Torrenting might seem like an initially black and white issue to most, but information on pirating still varies heavily and is a complex issue that students need to look at more closely, as it often houses potential positive effects from a global standpoint.
Pirating’s economic impact
Several different estimates for the economic impact of pirating have been made, including a $250 billion estimate made in the new proposal for Stop Online Piracy Act and a $58 billion estimate made by the Institute for Policy Innovation.
However, many economists question the validity of these claims because they fail to take into account whether or not consumers who torrented products would have the money to buy said products.
Instead, the bigger picture should be analyzed. Torrenting shouldn’t become accepted as something that everyone should do, but students should instead take a look at the flow of information that accompanies pirating.
According to the Business Software Alliance, the countries that have the highest rate of software downloaded illegally are countries with lower GDP per capita: Nigeria(83 percent), Libya (90 percent) and Zimbabwe(92 percent), compared to higher GDP per capita countries like United States(19 percent), Canada(27 percent) and Australia (23 percent).
This is saying that people who can afford to not torrent will often take the legal avenue and buy the product.
Affording mainstream media
Following this train of thought Markus Persson, the creator of Minecraft, makes the argument in an interview that those who pirate aren’t people who can buy the product. He explains that piracy isn’t really theft because a copy isn’t being stolen. So the question becomes: should we be stopping that flow of free copies of media products?
If the majority of piracy is coming from areas where the software cannot be afforded—meaning the persons in question wouldn’t buy the software even if it was available to them—then the only thing happening is the spread of free information.
The flow of information
Tim O’Reilly of O’Reilly Media talks about this in a Forbes article.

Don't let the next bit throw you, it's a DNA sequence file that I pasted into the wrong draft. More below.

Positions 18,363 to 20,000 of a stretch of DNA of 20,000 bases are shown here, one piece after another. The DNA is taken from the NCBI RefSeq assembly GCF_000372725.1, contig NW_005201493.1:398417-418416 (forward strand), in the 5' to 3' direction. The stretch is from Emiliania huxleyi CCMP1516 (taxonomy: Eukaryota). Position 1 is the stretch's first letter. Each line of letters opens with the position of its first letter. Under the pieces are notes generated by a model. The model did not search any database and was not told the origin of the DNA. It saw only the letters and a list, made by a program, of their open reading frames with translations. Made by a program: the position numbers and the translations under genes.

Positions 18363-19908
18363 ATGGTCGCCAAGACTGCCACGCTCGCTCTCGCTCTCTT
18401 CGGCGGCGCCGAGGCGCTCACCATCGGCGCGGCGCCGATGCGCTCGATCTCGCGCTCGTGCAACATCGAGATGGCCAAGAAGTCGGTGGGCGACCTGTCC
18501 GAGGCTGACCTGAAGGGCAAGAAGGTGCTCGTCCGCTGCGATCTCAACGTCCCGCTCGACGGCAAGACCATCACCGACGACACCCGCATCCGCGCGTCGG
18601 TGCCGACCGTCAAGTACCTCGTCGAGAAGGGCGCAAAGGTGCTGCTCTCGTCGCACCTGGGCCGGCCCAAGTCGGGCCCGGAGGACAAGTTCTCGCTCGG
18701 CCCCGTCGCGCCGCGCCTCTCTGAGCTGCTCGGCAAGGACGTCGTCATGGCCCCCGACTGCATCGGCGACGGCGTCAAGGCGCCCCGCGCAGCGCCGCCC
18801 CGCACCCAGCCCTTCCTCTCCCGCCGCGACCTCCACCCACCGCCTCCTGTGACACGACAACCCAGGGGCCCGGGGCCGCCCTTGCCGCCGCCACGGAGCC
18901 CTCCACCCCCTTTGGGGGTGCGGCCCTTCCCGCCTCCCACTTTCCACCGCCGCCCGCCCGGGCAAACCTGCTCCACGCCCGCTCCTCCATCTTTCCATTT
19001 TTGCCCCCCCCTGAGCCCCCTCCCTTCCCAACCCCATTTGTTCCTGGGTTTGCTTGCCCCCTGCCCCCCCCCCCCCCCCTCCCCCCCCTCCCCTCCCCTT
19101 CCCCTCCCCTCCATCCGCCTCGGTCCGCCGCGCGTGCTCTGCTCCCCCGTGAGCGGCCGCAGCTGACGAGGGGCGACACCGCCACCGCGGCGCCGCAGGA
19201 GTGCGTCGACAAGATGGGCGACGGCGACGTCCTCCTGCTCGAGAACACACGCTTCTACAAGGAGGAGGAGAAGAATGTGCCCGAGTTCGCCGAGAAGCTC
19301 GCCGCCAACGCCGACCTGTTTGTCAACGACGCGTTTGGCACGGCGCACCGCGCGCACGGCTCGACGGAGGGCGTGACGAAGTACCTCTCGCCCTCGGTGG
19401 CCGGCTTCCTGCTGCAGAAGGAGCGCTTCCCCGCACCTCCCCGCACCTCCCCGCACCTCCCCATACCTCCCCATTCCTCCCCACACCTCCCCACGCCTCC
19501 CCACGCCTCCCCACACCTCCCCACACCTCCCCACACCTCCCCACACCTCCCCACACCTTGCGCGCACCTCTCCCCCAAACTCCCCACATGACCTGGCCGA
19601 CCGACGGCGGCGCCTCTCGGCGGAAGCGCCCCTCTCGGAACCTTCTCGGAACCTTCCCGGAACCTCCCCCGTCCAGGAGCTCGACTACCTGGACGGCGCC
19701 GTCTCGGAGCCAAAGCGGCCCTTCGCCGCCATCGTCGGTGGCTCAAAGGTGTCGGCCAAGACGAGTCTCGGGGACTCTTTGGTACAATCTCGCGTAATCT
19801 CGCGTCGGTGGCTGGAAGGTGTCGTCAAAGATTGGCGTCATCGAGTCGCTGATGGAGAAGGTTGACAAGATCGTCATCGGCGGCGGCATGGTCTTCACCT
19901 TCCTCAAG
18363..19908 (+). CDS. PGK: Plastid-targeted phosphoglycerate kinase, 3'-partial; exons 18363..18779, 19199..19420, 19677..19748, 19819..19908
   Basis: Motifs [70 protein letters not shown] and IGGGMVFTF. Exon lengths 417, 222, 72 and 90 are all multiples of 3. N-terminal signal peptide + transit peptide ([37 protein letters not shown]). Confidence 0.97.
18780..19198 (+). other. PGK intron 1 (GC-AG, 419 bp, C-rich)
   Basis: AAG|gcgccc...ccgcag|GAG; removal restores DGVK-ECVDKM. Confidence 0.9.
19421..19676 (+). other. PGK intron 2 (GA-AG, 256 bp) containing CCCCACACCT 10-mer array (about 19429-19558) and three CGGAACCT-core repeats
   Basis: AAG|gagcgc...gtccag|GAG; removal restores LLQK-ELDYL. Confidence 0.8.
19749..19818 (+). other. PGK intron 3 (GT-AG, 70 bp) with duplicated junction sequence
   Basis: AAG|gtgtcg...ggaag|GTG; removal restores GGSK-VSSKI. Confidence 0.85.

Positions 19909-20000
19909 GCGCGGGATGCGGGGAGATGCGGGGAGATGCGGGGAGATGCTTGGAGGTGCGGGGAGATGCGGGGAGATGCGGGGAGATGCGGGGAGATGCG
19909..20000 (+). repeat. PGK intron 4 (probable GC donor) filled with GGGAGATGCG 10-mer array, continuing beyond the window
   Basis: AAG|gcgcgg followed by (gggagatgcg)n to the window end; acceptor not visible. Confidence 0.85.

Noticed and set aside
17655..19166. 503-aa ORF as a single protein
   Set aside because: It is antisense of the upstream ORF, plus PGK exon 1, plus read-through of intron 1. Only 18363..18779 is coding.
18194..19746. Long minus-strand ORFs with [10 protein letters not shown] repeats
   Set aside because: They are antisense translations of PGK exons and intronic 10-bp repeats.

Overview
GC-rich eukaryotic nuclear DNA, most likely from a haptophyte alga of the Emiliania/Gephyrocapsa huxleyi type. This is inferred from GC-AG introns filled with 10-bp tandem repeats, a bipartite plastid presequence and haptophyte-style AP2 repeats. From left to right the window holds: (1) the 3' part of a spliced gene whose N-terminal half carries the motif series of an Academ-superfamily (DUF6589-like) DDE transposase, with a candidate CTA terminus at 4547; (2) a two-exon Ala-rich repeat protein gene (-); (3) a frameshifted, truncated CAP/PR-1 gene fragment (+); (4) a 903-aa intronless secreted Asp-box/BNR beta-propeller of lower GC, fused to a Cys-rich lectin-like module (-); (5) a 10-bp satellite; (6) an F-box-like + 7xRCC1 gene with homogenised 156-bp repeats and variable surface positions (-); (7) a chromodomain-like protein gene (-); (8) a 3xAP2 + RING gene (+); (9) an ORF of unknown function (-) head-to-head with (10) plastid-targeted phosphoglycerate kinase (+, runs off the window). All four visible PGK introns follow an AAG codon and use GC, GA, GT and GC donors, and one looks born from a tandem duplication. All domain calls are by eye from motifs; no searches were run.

“In my experience at O’Reilly, the losses due to piracy are far outweighed by the benefits of the free flow of information, which makes the world richer, and develops new markets for legitimate content,” O’Reilly said.
“Most of the people who are downloading unauthorized copies of O’Reilly books would never have paid us for them anyway; meanwhile, hundreds of thousands of others are buying content from us, many of them in countries that we were never able to do business with when our products were not available in digital form.”
What O’Reilly is saying is that not only has piracy given new information to people who wouldn’t have been able to access the information freely, it has also created pockets of areas where the market sector can gain revenue because free media online created fans in areas of the world that otherwise wouldn’t have known that those products existed.
In a video, short story, novel and graphic novel author Neil Gaiman made for Open Rights Group, he explained he felt that torrenting played a huge role in free advertisement. Gaiman makes the comparison that many people borrow, lend and find about his work in ways that don’t give him revenue, but after they are introduced to him and become fans, they buy his work.
“No one who would have bought your book is not buying it because they can find it for free. What you’re actually doing is advertising, is reaching more people and is raising awareness,” Gaiman said.
This isn’t to say that students should download BitTorrent and have a crack at pirating for themselves. The idea is to keep an open mind about how torrenting affects us globally, and acknowledge that although torrenting may be a negative from a legal standpoint in the United States, it can have a positive outcome on the market globally.